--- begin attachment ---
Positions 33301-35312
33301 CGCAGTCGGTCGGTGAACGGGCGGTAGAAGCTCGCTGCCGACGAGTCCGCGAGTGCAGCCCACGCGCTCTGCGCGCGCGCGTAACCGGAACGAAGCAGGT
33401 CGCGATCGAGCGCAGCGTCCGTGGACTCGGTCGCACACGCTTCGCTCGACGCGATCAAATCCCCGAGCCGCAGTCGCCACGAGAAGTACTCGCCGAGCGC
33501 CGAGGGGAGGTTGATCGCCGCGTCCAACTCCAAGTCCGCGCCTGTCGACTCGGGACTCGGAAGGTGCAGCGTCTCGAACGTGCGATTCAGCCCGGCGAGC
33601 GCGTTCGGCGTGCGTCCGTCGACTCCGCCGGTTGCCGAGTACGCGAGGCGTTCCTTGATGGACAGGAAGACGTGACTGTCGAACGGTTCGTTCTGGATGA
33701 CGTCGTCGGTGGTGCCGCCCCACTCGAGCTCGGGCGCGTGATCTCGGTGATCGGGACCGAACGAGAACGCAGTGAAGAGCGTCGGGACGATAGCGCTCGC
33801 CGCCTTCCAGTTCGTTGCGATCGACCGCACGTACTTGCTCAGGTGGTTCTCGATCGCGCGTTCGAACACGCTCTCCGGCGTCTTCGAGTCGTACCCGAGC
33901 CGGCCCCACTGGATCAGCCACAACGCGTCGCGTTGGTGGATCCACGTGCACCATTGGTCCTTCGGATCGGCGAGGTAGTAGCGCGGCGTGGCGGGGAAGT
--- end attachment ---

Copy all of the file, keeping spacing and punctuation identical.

Positions 33301-35312
33301 CGCAGTCGGTCGGTGAACGGGCGGTAGAAGCTCGCTGCCGACGAGTCCGCGAGTGCAGCCCACGCGCTCTGCGCGCGCGCGTAACCGGAACGAAGCAGGT
33401 CGCGATCGAGCGCAGCGTCCGTGGACTCGGTCGCACACGCTTCGCTCGACGCGATCAAATCCCCGAGCCGCAGTCGCCACGAGAAGTACTCGCCGAGCGC
33501 CGAGGGGAGGTTGATCGCCGCGTCCAACTCCAAGTCCGCGCCTGTCGACTCGGGACTCGGAAGGTGCAGCGTCTCGAACGTGCGATTCAGCCCGGCGAGC
33601 GCGTTCGGCGTGCGTCCGTCGACTCCGCCGGTTGCCGAGTACGCGAGGCGTTCCTTGATGGACAGGAAGACGTGACTGTCGAACGGTTCGTTCTGGATGA
33701 CGTCGTCGGTGGTGCCGCCCCACTCGAGCTCGGGCGCGTGATCTCGGTGATCGGGACCGAACGAGAACGCAGTGAAGAGCGTCGGGACGATAGCGCTCGC
33801 CGCCTTCCAGTTCGTTGCGATCGACCGCACGTACTTGCTCAGGTGGTTCTCGATCGCGCGTTCGAACACGCTCTCCGGCGTCTTCGAGTCGTACCCGAGC
33901 CGGCCCCACTGGATCAGCCACAACGCGTCGCGTTGGTGGATCCACGTGCACCATTGGTCCTTCGGATCGGCGAGGTAGTAGCGCGGCGTGGCGGGGAAGT